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accumulators explained

Accumulators Explained

Accumulators Explained: If you place a double or a treble, you have placed 2 or 3 bets respectively. ALL your bets need to win, for you to make a profit (and get your stake back). If all your bets don’t win, you lose your stake and don’t get any profit. If your first bet wins, BOTH the winnings and the stake are combined to become the stake for the second bet etc. 4 bets can be called a fourfold. 5 bets can be called a fivefold. 6 bets can be called a sixfold. Although, all the above work in the same way (all the bets have to win, for you to make a return and get your original stake back), technically only 4 bets and above are called accumulators (although some people still decide to call doubles and trebles accumulators). Accumulators suffer from overround multiplication issue.

  • Let’s say you have £60 to bet in total, on 4 bets at odds of 3/1, 4/1, 5/1, and 6/1.
    If you bet £15 on each of this outcomes separately, you stand to make the following profit on each bet (and get your £15 stake back):
    • 3/1 : £45
      4/1: £60
      5/1: £75
      6/1: £90
      If all the selections won you would get £270 in profit (and get your £60 of stakes back).
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overround explained

Overround Explained – Why you must avoid betting markets with high overrounds!

Overround Explained: The odds offered by bookmakers are unlikely to correspond exactly to the actual probabilities of the outcomes in any market happening, as no bookmaker is likely to operate without trying to offset its costs (and trying to make a little something on top)! Bookmakers are likely to be taking money from lots of customers over the possible outcomes – they may try to guarantee themselves a profit regardless of the result. Bookmakers may start a market by working out the actual probabilities of the outcomes in a market occurring and then incorporating a profit margin into the odds, but as money comes in on the market they will often adjust prices to attract less or more money to particular outcomes – e.g. they may want to limit their liability on an outcome they already face a big payout on if it comes through, or they may want to attract more money to different outcome(s) to one(s) they already have taken a lot of money on to guarantee a profit or minimise potential losses. How do bookmakers use overround to try and make profits?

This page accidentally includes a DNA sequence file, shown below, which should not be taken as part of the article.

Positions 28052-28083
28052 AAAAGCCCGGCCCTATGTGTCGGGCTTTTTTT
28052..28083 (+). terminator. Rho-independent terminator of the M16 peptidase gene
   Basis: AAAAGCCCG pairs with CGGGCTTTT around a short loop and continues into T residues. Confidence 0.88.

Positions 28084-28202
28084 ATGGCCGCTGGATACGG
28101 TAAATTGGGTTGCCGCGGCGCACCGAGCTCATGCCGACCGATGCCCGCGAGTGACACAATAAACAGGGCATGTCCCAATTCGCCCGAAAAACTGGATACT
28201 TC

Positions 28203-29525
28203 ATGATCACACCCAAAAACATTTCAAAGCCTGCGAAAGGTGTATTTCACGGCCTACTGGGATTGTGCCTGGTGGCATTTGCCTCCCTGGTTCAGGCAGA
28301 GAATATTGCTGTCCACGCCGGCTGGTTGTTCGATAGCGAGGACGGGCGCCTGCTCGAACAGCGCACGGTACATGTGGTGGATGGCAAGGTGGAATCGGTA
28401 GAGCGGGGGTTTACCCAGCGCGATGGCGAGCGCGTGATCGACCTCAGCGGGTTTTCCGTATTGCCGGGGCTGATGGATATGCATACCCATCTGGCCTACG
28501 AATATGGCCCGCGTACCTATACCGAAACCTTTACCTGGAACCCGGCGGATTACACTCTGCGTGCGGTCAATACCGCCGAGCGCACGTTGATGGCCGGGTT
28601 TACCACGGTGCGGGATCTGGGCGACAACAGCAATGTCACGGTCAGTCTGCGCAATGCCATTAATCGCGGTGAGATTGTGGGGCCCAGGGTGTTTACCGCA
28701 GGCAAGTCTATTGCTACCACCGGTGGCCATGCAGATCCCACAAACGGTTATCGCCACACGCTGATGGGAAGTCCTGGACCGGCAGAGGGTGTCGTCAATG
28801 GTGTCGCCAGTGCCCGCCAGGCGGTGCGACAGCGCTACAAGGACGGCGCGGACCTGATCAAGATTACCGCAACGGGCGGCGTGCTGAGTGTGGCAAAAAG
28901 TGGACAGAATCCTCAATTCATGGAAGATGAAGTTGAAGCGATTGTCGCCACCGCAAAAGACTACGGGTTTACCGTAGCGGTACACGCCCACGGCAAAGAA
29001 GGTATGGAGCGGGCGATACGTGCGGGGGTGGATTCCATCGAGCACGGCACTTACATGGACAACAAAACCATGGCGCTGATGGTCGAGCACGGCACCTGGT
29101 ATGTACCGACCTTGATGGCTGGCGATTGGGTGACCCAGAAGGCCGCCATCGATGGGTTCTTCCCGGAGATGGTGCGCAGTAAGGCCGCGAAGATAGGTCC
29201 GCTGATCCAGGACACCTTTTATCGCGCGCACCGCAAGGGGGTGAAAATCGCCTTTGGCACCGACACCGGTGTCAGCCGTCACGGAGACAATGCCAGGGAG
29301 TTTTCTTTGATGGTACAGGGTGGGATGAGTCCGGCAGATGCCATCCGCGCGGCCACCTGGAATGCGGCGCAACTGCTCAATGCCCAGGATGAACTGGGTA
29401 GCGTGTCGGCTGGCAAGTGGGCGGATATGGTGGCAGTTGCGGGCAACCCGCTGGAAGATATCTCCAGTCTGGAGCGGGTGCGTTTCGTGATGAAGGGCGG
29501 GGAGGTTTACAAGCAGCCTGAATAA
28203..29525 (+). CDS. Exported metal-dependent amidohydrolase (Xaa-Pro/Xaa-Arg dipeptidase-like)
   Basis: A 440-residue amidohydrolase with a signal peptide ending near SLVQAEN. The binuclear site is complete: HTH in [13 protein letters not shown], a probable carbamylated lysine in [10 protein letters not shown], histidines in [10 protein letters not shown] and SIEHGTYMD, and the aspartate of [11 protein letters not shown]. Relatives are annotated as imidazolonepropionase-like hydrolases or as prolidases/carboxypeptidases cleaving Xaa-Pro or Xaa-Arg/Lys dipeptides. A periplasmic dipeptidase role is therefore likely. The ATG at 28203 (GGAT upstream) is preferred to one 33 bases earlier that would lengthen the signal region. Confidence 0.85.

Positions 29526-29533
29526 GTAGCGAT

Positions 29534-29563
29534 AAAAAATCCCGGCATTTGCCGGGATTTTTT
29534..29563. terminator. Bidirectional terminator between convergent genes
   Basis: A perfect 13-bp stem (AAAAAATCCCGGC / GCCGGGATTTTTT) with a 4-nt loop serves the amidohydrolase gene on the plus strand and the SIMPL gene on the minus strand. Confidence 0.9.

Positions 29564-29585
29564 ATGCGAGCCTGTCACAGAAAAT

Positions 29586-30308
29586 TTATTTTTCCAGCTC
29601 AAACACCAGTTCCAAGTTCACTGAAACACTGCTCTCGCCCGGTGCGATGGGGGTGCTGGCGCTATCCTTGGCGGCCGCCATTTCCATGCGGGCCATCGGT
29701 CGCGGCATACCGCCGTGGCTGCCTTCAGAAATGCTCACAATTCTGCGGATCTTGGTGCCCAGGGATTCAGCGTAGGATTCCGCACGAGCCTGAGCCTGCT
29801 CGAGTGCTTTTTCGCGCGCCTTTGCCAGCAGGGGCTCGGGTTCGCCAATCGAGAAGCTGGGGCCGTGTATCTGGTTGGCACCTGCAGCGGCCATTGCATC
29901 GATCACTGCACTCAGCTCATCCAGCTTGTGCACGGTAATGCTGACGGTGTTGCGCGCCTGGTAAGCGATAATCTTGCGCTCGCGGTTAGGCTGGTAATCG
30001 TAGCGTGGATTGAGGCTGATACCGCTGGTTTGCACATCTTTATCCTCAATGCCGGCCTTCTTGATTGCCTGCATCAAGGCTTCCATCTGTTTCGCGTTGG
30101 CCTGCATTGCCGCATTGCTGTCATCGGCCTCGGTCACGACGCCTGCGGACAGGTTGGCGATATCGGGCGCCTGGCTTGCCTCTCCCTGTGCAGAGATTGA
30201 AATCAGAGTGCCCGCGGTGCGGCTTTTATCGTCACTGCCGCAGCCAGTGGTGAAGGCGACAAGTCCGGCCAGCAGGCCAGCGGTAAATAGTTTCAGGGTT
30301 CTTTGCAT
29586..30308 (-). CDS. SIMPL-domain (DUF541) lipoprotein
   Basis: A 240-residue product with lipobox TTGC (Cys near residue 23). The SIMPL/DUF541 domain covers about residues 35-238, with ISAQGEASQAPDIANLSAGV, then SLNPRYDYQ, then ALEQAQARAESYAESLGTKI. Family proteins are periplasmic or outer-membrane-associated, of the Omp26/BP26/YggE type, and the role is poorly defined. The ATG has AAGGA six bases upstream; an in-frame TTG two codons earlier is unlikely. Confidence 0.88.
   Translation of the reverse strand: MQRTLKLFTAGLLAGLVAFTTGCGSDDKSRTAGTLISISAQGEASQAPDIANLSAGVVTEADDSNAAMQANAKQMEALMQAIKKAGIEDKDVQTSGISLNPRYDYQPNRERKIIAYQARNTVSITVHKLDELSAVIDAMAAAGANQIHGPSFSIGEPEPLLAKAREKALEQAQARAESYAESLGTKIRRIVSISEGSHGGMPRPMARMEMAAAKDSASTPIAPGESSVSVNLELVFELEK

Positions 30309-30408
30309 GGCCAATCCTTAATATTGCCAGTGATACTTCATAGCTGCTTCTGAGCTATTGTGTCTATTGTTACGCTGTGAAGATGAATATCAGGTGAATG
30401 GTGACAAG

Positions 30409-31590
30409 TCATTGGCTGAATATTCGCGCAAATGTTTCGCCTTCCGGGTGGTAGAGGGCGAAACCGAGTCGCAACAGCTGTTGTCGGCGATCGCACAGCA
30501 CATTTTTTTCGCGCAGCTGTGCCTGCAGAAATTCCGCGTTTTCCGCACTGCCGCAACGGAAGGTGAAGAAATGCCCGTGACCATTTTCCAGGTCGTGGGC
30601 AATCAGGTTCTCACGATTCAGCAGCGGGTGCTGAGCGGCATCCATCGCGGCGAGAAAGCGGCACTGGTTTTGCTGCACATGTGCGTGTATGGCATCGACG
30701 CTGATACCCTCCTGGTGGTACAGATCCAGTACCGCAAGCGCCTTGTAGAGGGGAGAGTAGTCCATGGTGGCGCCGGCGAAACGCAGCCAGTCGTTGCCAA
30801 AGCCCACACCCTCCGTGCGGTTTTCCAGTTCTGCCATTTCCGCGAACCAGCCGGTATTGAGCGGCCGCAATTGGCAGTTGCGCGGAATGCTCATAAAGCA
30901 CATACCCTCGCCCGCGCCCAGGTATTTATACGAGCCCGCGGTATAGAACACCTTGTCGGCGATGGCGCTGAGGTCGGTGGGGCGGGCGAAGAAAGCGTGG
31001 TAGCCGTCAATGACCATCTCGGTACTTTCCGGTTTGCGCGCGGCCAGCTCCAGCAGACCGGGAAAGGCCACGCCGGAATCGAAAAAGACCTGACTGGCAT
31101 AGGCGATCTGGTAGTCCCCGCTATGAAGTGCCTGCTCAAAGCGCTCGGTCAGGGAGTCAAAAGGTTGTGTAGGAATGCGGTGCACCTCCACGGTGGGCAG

As an example, here are the odds a bookmaker was offering, at the time of writing, on an upcoming Rugby Union match.… Read the rest